Thus, "contrary to how the majority sees it, the government did not fall short of the mark by not attempting" to prove that the defendant intended to be free of official restraint, but instead arguing "that `official restraint' could only be restraint by officials of the Department of Homeland Security." Op. at 15522. As DHS was the only agency involved in Lombera-Valdovinos's apprehension, it would have been confusing and misleading to assert or instruct otherwise. There is no basis in the evidence for supposing that official restraint could be imposed in this case by any agency except DHS. Nor is there any basis for concluding, as the majority then does, that "if the defendant had the specific intent to be taken to jail, he satisfied the statute's requirement of having the intent to be free from official restraint." Id. To want to go to jail inside the borders of this country is to intend to be free of official restraint — in this case, DHS — at the border.
Kaplan v. Tod, 267 U.S. 228, 45 S. Ct. 257, 69 L. Ed. 585 (1925), upon which the majority relies, suggests nothing different. In Kaplan, the alien was a child who was inadmissible and was ordered to be excluded. The order could not be carried out because of war. Meanwhile, the child was ordered to be kept at Ellis Island, then was turned over to the Hebrew Sheltering and Immigrant Aid Society, which allowed her to live with her father. She had been stopped at the border and was under the "official restraint" of the immigration authorities at Ellis Island, " [w]hen her prison bounds were enlarged by committing her to the custody of the Hebrew Society." Id. at 230, 45 S. Ct. 257. As the Court explained, " [t]heoretically she is in custody at the limit of the jurisdiction awaiting the order of the authorities." Id. at 231, 45 S. Ct. 257. The Court's use of the words "prison bounds" was a figurative description of the child's continuing constructive custody until such time as her deportation order could be executed. By contrast, Lombera-Valdovinos's articulated purpose was to go to a real jail, not to stay in the constructive custody of immigration officials at the border or its functional equivalent.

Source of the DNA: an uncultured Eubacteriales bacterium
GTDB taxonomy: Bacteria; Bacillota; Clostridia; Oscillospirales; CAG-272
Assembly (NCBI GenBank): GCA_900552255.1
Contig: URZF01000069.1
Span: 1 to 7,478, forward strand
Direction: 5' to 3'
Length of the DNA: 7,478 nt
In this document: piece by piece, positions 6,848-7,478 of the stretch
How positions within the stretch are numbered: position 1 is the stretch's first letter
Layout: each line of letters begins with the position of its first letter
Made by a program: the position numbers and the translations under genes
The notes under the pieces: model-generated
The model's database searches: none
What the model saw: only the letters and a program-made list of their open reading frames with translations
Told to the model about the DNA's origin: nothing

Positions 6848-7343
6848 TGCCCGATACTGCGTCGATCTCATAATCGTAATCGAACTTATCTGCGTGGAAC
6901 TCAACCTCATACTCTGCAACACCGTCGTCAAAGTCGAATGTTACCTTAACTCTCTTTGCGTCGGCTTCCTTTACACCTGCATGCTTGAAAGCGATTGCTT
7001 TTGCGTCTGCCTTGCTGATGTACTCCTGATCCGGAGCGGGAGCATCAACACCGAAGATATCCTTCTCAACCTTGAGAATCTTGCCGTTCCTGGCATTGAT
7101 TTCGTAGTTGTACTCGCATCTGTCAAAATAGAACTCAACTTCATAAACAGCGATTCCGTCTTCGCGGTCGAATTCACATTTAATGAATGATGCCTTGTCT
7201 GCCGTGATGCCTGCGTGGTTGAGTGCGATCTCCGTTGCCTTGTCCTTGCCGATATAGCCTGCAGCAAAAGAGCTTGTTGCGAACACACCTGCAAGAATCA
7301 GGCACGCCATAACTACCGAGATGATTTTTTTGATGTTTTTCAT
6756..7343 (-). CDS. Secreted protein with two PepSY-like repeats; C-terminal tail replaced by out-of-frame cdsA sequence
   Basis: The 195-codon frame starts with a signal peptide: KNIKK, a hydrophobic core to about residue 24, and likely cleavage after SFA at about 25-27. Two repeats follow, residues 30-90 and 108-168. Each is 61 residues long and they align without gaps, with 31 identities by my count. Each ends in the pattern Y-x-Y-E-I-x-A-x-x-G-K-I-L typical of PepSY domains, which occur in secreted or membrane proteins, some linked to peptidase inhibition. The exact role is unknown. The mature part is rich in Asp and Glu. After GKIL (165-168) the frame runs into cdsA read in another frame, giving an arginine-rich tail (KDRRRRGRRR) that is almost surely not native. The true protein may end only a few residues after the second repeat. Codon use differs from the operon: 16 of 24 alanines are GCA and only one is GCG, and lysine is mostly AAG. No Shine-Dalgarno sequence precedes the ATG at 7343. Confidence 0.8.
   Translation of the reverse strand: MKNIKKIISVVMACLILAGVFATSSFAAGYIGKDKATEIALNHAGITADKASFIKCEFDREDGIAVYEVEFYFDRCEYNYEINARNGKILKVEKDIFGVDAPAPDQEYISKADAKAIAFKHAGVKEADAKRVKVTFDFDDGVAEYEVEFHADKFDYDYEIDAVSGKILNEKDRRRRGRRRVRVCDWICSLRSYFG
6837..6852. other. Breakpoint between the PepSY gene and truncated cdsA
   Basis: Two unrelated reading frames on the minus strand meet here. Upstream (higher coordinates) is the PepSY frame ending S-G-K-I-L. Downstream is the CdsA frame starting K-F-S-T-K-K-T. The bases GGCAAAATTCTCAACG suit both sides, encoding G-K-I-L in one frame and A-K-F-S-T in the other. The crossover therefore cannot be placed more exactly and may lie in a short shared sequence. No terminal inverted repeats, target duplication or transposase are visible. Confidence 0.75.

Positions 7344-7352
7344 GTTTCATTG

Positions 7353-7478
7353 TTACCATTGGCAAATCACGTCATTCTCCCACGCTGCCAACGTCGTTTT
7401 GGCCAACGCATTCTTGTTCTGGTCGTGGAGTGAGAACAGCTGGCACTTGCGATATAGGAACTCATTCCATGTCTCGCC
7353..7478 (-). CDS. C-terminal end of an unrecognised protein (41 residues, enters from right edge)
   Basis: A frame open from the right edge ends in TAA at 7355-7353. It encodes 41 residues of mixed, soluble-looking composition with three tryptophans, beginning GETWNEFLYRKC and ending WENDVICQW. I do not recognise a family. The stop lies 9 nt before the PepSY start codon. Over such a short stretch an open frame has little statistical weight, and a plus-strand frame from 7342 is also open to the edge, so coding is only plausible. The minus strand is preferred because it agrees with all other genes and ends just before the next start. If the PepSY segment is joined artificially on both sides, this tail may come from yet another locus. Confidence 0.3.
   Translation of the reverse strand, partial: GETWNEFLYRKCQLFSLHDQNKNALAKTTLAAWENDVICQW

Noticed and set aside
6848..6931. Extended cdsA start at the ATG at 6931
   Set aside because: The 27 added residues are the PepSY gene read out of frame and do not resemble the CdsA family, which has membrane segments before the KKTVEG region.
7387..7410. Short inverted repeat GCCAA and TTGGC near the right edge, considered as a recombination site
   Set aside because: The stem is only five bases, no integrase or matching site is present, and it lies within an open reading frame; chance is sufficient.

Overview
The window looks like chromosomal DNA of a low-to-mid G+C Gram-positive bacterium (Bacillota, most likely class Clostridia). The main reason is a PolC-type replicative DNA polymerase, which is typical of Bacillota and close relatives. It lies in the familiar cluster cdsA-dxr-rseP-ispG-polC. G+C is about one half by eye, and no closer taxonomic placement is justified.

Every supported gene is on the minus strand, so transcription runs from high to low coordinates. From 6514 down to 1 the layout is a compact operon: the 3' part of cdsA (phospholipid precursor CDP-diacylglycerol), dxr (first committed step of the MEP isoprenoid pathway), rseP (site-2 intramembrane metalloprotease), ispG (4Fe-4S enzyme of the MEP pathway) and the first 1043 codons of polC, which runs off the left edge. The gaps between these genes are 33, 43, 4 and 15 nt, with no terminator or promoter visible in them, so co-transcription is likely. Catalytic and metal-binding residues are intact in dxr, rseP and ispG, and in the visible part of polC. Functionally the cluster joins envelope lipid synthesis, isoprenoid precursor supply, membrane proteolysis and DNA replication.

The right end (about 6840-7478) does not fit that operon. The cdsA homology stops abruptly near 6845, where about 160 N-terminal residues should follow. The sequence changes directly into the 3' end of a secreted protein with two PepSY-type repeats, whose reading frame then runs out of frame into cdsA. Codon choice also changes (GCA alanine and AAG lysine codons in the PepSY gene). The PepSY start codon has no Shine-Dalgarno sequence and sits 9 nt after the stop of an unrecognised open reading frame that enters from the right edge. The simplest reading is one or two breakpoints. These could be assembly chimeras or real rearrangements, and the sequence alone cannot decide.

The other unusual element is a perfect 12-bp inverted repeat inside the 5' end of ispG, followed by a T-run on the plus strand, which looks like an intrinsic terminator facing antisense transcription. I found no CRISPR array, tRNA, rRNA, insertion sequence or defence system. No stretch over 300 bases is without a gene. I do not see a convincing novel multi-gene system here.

As the district court pointed out, Lombera-Valdovinos had many avenues to achieve this purpose. He could have crossed the border without being seen, then turned himself in to a law enforcement official or committed a crime that would inevitably have led to incarceration. Instead, he got caught in the act of trying to enter the United States without permission and, having achieved what he said he wanted — to go to jail — now seeks to gut the crime of attempted reentry by a play on words.
As the district court also stated: "I think there comes a point in time that stretching the concept of entry and intent to enter results in absurd results. And if it's going to be stretched to be an absurd result, it won't be by me." Me either.
None of the remaining issues raised on appeal requires reversal, so I would affirm across the board.
The defendant, who has been deported several times, also appeals the district court's admission of evidence of his prior convictions for illegal reentry. Because we reverse his conviction on other grounds, we do not reach the defendant's other claims
The dissent proposes a much narrower interpretation of "official restraint," based on practical and policy considerations. However, we are required to apply our circuit's rule that if an alien is "deprived of [his] liberty and prevented from going at large within the United States," he is not free from official restraint Hernandez-Herrera, 273 F.3d at 1218 (citations omitted). For the purposes of determining intent, the defendant here was in much the same situation as the orphan in Kaplan — he sought to have his "prison bounds . . . enlarged" beyond Agent Avila's custody to the custody of some other United States jailer. Kaplan, 267 U.S. at 230, 45 S. Ct. 257. Surely the dissent does not impute to the defendant a grasp of its theory of how the doctrine of official restraint operates.
As for the dissent's practical concern that our holding creates a new loophole for § 1326 violators, this case presents a rare set of factual circumstances where there is no evidence of anything other than the intent to be taken into custody. Given these facts and its misapprehension of the governing law, the government made no effort to dispute that the defendant's intent was to be taken into custody and to remain in custody